If you're a potential entrepreneur who has experienced financial setbacks, you may wonder if starting a business is appropriate. However, past difficulties don't have to define future successes. You can start your dream company by planning for achievement.
Create a Business Plan
A business plan is a map to guide you through starting and managing your company. It includes critical elements such as:
- Short-term and long-term planning
A business plan is vital to managing your company's finances. It ensures you have strategies for raising capital, understanding feasibility, managing day-to-day economics, and gauging success.
According to the Small Business Administration, a business plan can be traditional or lean. A traditional plan is detailed, consists of several categories, and is more common. The lean plan is less common and quicker to compose. It is structured but focuses on key elements.
You don't have to go it alone if you're unsure of composing a business plan. Free and low-cost resources are available through organizations or online templates.
Part of a business plan is determining your company's structure. Forming an LLC can offer you several advantages. An LLC limits your personal liability because it is a separate legal entity. While you can still lose company assets, it protects personal ones such as your bank account or property.
An LLC can also reduce paperwork. You won't be required to file annual reports or maintain other lengthy records. An LLC also takes advantage of "pass-through" taxation in which the company's expenses and income go through the owner's personal returns. Therefore, LLC owners don't pay corporate taxes.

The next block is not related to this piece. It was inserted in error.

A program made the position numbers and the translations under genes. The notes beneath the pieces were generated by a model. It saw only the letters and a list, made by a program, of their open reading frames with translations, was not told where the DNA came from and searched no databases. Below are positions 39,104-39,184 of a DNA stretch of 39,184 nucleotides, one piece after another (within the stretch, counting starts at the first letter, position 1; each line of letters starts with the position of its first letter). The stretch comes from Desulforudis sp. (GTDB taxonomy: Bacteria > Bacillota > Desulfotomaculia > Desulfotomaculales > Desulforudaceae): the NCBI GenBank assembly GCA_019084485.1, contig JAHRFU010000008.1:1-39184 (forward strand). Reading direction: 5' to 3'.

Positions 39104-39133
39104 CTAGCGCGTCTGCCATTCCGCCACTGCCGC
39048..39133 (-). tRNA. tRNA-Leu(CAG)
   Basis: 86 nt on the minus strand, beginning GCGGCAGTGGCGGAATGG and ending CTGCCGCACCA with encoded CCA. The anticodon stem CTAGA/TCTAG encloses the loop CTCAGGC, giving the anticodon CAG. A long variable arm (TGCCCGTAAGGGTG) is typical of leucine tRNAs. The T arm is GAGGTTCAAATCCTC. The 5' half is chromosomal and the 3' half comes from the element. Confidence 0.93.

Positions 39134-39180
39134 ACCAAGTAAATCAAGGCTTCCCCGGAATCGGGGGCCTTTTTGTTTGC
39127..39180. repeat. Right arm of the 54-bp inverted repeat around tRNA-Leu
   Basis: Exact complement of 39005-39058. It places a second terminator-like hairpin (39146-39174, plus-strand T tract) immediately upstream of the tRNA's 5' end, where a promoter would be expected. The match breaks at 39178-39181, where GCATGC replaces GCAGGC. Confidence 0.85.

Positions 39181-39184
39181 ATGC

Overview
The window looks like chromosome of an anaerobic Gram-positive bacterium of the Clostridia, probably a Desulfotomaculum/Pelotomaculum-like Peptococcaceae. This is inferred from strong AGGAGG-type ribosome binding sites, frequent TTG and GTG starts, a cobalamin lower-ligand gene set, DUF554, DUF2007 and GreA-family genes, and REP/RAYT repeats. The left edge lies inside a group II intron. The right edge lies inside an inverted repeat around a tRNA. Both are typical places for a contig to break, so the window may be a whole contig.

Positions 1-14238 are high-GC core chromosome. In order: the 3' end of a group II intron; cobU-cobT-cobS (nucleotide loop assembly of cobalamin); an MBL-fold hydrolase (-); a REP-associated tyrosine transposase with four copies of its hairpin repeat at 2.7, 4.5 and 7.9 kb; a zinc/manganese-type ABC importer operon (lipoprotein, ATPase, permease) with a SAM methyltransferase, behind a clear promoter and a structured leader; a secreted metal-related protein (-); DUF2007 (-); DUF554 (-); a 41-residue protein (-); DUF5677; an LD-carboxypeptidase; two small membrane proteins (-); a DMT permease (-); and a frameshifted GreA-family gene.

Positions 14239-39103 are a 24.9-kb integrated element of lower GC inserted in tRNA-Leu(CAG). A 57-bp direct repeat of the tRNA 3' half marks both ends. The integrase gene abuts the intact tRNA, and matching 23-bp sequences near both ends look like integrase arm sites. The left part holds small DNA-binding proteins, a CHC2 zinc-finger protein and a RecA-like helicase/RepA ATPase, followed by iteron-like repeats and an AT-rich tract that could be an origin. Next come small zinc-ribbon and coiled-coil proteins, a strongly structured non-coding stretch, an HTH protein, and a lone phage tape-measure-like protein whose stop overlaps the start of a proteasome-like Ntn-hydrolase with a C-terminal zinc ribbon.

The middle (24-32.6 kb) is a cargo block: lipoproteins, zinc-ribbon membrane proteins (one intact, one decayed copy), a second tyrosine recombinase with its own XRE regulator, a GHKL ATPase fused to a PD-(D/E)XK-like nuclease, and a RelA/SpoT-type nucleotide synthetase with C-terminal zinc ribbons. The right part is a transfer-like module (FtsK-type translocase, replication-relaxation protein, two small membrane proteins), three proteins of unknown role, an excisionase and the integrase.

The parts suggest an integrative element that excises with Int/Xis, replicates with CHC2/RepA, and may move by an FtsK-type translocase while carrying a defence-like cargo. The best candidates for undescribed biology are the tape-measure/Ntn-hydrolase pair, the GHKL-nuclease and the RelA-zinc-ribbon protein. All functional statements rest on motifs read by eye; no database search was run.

LLC owners have management flexibility, too. They aren't tied to a formal structure consisting of shareholders and board members. An LLC can simplify your business model, especially if you're the sole owner.
Your business plan will also need to detail how you’re going to market your products and services. Pay special attention to creating an appealing, functional, and SEO-friendly website, how you’ll market on social media, and creating a logo that properly represents your brand. You can hire professionals to handle these tasks, but if you’re operating on a shoestring, you can find ways to save. For example, you can design a website using a free builder. Another option is to use a free online logo maker to create your logo. In this case, you can find a logo through a logo template library and then customize its size, font type, and text.
Establish a Cash Reserve
Unplanned expenses happen all the time. Equipment breaks down, invoices go unpaid or sales are lower than anticipated. One way to prepare your company for such costs is to establish a cash reserve.
If you've had financial crises before, you understand the value of savings. A business cash reserve is an emergency fund. According to experts, the ideal amount covers six months of expenses. However, your circumstances may vary, so it's best to calculate your optimal amount. Too little cash can leave you unprepared, while too much can tie up funds. Cash reserves should be short-term investments and liquid assets that you can get to immediately when necessary.
Maximizing your business’s income and assets requires complex strategies and specialized knowledge. The trusted professionals at Reardon & Associates can help you meet your financial goals and objectives.
Rely on Your Network
Family, friends, acquaintances, and business contacts are your support network when you start a business. They can provide you with critical help during this precarious and unpredictable stage in your career.
Tell everyone about your new company. The more people who know about your venture, the more resources you have. They can network on your behalf by recommending your product or service to others or become customers themselves. You may find that one of your contacts is willing to mentor you through your startup period. Perhaps most importantly, trusted people can offer emotional support as you navigate the details of entrepreneurship.
If you plan well, past financial circumstances don't have to define your company's future. Solid preparation can be your best strategy, allowing you to learn from the past while focusing on the future.
Please contact us if we can be of help with anything from the planning, operation and transition of your business. A business operation can be one of the most powerful difference makers in your ultimate Retirement. Don't go it alone.
David Reardon, RICP®
Retirement Income Certified Professional